Let's say that your opponent is playing Iron Hands, and it's turn 2.

That unit charges you, and they make 16 S4 AP-1 D1 attacks, hitting on 3s, wounding on 5s, saving on 5s, dealing 1 damage for an average of 2.4 - they kill one nob on average, and might wound a second, and morale is not a factor.

Now let's say you're playing against Black Templars, a successor chapter of course because your opponent is competitively minded, Born Heroes and Hungry for Battle, and theyve chosen the "Accept Any Challenge" vow. That unit then makes 16 S4 Ap-2 D1 attacks, hitting on 2s and 6s to hit cause 2 auto-wounds, wounding on 5s, saving on 6s, dealing 1 damage for an average of 7.5 damage - killing 3-4 nobs, with a decent chance to cause the remaining member/members of the squad to flee during the morale phase.

If they choose, then, the Black Templars player might at the end of the phase choose to use the stratagem Honor the Chapter for 2cp, allowing those Assault Intercessors to fight a second time, allowing them to cause 15 wounds, killing 7.5 W2 ork models.

the distinction between this unit causing 18pts of damage, versus causing 135pts of damage, all comes down to you the opponent recalling the following rules distinctions, none of which are present on the model or, since it is a successor chapter, in the paint scheme of the model:

-6s cause an extra hit
-+1 to hit on the charge
-The unit is always in the assault doctrine if in engagement range
-The assault doctrine causes their melee attacks to have an additional AP
-They are from a successor chapter of the Black Templars, so their assault doctrine also causes 6s to wound automatically
-This particular unit has a special stratagem enabling them to fight again for 2cp

As an opponent of this particular player, there is a burden of knowledge on me that I need to recall that the offensive power of this particular unit among the 140 datasheets present within codex:Space Marines can augment its offensive power by a factor of more than 7 times from the statline present on the datasheet.





...Does this enhance your gaming experience?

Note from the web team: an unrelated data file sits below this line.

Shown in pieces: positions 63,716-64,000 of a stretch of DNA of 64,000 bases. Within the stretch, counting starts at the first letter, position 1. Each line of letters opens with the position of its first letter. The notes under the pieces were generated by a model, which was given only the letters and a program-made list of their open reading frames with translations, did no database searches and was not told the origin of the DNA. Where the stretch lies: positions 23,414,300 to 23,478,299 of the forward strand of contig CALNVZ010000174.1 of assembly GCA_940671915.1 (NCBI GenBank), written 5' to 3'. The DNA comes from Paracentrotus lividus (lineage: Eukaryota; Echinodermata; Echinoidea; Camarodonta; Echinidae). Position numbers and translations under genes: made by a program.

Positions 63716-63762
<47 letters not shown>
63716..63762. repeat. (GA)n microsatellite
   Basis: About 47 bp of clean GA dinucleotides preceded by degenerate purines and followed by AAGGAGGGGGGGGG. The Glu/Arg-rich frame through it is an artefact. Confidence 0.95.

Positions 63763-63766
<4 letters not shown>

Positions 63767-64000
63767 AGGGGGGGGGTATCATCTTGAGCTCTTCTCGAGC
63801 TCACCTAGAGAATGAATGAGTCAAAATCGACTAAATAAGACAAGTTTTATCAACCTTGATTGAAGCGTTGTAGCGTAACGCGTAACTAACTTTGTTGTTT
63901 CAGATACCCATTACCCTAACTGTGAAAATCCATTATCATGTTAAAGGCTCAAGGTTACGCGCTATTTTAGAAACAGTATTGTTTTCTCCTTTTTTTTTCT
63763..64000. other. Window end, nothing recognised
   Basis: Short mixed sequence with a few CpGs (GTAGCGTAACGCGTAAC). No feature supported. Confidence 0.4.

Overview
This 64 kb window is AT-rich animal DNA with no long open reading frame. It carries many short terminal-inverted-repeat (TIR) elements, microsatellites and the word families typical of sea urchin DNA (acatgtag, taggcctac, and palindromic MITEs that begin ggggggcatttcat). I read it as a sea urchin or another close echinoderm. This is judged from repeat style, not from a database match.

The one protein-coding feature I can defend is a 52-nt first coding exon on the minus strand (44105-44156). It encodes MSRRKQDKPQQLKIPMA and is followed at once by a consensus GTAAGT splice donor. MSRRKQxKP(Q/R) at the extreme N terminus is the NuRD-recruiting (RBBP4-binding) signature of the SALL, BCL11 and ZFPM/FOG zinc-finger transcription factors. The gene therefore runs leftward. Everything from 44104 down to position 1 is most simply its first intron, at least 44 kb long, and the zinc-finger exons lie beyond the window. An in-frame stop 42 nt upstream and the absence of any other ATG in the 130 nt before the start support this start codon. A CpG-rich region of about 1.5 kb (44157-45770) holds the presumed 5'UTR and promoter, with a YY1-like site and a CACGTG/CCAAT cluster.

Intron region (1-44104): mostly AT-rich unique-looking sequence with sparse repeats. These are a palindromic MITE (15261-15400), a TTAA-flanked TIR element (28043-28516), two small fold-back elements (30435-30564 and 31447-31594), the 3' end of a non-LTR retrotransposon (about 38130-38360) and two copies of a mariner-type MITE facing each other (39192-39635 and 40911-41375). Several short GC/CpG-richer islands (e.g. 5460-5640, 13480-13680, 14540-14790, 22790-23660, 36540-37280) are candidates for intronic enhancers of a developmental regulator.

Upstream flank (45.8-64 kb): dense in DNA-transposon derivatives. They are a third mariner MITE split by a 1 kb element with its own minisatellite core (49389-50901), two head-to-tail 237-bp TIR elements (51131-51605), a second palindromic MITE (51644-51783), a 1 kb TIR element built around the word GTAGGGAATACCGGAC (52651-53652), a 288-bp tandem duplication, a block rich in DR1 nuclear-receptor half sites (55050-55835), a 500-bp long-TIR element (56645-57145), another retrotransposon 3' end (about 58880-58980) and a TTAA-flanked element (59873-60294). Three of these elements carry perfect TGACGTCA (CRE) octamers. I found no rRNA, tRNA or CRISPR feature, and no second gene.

If so, why? What are the positives for a miniatures game for there to be this degree of stat differentiation between what could actually be literally the same exact model fielded by the same opponent in two different sessions of play?


I've been able to get back to playing a few new games from 9th over the summer and into the fall and I have to say, the game is a lot better if you just flat out do not play with CP or strats. Me and a few buddies have been doing just that and we really enjoy it. Mind you that's only part of what you are mentioning, but it does seem absolutely insane the amount of things you have to remember/keep track of, even though these last two editions have technically been so watered down and dull. Most things are just +x/-x. I almost miss the old rules system with stuff like Zealot, Crack shot, evergreen keyword abilities.
   
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yukishiro1 wrote:


Ideally I'd get rid of everything except base army rules - no subfaction bonuses of any sort, no purity bonus, nothing. Then very carefully lay out a system where the distinctions between sub-factions are (1) not mechanical in nature, to avoid multiplicative bonuses, and (2) are done more by having different units and a very select list of different relics, warlord traits, and stratagems.



Point (2) would only work for new releases and those units that are already subfaction locked like Wulfen or Thunderwolves, which have always been available to Space Wolves and Space Wolves only. You can't lock already existing generic units from armies like tau, necrons, orks, etc... to specific klan, dynasties, etc... without destroying lots of people's collection, which now could be illegal.

I really like the current subfactions concept, it adds variety and I'm a fan of changing my list every few games. But I play orks, not Goffs, Freebooterz or Deathskulls, my army isn't painted with the exact colour scheme of an existing klan and I feel free to switch klans if I like to. I wouldn't want to change that.